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Some Women More at Risk of Pregnancy Problem

Study Highlights List of Risk Factors for Preeclampsia
WebMD Health News

March 10, 2005 - Researchers have pinpointed the factors that increase a woman's risk of developing the common pregnancy problem called preeclampsia.

PreeclampsiaPreeclampsia is marked by three specific symptoms: water retention (with swelling particularly in the feet, legs, and hands); high blood pressure; and protein in the urine, a sign of possible kidney damage. All three must be present at the same time.

Symptoms can include swelling, sudden weight gain, persistent headache, vision changes, and vomiting. But some women experience no symptoms at all. Preeclampsia usually appears after 20 weeks of pregnancy.

The only real cure is the birth of the baby. If the baby is not ready to be delivered, bed rest or medication can be used to help allow the baby more time to develop. If left untreated, preeclampsia can develop into eclampsia, a dangerous condition that can cause seizures and coma in the mother and death in the mother and baby.

The review by researchers from Oxford, England's John Radcliffe Hospital is one of the first to attempt to quantify risk factors for preeclampsia, a condition that complicates as many as one in eight pregnancies and is a leading cause of maternal and infant death and premature birth.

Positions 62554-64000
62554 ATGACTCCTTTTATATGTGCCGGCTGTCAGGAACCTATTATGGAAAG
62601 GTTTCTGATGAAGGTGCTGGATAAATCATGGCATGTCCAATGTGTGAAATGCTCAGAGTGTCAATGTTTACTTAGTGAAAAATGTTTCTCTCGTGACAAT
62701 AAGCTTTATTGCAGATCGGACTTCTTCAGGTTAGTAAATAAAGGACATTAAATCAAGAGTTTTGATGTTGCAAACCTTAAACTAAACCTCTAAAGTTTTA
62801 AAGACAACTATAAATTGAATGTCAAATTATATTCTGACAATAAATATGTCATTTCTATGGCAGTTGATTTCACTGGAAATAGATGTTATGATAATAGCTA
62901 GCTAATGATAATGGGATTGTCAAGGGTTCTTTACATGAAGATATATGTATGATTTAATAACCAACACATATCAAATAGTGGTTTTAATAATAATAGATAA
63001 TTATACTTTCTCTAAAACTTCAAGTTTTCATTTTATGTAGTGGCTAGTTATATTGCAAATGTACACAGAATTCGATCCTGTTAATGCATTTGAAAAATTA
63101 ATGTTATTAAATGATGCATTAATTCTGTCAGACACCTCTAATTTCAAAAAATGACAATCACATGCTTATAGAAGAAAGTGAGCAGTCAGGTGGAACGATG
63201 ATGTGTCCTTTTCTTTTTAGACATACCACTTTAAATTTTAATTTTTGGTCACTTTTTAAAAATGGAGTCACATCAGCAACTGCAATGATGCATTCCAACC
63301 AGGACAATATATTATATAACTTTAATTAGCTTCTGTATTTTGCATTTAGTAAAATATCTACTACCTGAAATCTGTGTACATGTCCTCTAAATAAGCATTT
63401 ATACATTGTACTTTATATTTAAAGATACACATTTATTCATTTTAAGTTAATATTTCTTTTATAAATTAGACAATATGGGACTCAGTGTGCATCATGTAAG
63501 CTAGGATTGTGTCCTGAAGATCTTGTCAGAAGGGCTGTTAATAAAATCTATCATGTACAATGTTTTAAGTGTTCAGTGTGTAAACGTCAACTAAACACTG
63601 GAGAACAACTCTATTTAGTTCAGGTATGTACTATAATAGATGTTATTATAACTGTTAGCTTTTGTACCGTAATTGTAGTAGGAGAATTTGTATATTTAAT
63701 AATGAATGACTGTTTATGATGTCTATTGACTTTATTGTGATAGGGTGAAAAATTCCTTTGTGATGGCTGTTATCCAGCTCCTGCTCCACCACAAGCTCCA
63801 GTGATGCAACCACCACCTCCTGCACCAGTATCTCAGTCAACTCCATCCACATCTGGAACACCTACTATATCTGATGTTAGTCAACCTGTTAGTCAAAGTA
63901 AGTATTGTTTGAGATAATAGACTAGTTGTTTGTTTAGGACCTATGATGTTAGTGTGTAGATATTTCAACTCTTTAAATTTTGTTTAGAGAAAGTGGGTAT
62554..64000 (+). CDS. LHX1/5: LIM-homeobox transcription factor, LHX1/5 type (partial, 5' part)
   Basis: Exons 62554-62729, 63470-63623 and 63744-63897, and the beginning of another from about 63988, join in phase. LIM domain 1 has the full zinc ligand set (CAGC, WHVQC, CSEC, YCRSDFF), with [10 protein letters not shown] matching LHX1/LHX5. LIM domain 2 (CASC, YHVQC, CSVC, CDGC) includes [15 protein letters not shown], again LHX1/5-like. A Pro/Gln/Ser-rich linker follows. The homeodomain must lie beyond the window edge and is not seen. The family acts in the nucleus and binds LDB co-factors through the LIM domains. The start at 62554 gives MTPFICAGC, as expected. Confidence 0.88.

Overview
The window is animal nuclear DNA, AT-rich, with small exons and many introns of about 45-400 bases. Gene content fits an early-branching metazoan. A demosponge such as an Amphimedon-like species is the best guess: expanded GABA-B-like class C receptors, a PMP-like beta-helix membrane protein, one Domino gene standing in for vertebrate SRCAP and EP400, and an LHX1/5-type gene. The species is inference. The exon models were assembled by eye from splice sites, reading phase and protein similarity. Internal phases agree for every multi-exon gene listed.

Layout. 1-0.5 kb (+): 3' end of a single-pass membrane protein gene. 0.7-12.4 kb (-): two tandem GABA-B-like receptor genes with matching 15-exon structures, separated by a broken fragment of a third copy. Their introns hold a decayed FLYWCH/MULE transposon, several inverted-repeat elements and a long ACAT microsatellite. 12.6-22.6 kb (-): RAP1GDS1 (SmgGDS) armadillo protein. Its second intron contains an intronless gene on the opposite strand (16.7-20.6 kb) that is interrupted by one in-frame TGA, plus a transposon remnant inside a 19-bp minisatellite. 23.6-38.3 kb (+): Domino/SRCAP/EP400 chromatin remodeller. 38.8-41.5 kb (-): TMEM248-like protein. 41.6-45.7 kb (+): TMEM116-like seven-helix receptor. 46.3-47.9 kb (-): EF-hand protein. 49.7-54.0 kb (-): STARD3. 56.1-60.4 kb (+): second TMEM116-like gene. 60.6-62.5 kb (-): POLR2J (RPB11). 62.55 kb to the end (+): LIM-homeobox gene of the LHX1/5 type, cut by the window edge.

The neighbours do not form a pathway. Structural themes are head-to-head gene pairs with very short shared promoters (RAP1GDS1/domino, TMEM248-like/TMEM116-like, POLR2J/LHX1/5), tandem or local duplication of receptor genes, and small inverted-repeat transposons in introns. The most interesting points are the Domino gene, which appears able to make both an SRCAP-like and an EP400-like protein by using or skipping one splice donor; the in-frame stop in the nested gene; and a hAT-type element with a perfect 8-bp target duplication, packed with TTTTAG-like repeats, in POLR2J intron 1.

Women who have had preeclampsia before have a sevenfold higher risk for developing the potentially life-threatening condition in subsequent pregnancies.

"These findings show the importance of following pregnant women closely if they have had preeclampsia in the past," lead researcher Kirsten Duckitt, MD, tells WebMD.

"The thinking has been that this is not such a big concern and that women with a previous preeclampsia will be fine. But it is clear that these women need to be watched closely."

In addition to having had preeclampsia before, the researchers found that several other factors increase the risk of developing preeclampsia.

  • Women with diabetes are four times as likely to develop preeclampsia.
  • Giving birth for the first time triples the risk.
  • Carrying more than one child is associated with about a threefold increase in risk.
  • A family history of preeclampsia was found to nearly triple the risk.
  • Becoming pregnant after age 40 nearly doubled a woman's risk.
  • Having high blood pressure prior to pregnancy slightly elevated the risk of developing preeclampsia.
  • Being overweight more than doubled risk of preeclampsia.
  • Antiphospholipid syndrome, in which women have abnormal antibodies, increased the risk of preeclampsia almost tenfold. The condition has also been linked to an increased risk for miscarriage.

"Clinicians have long known about these risk factors, but I think the strength of some of these associations will surprise some people," University of Glasgow, Scotland, obstetrics and gynecology professor Ian A. Greer, MD, tells WebMD.

In the new review, published in the March 12 issue of the British Journal of Medicine, Duckitt and colleague Deborah Harrington reviewed 52 preeclampsia studies conducted between 1966 and 2002.

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